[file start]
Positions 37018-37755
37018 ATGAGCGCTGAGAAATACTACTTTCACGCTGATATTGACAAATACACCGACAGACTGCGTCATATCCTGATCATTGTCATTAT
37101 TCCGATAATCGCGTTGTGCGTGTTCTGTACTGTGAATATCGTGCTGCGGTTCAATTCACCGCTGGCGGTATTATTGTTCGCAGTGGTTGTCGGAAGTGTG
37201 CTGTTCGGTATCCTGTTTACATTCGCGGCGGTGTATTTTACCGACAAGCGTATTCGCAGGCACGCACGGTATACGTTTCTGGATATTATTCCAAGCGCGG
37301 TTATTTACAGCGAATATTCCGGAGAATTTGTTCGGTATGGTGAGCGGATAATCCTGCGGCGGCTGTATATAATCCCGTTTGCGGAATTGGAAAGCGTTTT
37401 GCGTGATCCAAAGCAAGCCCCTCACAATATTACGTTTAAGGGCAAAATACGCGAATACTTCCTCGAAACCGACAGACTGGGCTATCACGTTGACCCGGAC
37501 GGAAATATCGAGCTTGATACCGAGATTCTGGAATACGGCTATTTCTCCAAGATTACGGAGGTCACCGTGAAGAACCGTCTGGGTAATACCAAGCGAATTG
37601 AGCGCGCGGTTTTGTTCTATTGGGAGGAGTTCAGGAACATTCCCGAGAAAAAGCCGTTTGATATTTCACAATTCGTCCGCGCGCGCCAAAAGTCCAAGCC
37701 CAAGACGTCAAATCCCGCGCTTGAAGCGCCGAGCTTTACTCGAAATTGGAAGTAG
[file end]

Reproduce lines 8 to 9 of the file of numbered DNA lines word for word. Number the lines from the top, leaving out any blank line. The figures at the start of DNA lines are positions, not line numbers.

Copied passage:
37601 AGCGCGCGGTTTTGTTCTATTGGGAGGAGTTCAGGAACATTCCCGAGAAAAAGCCGTTTGATATTTCACAATTCGTCCGCGCGCGCCAAAAGTCCAAGCC
37701 CAAGACGTCAAATCCCGCGCTTGAAGCGCCGAGCTTTACTCGAAATTGGAAGTAG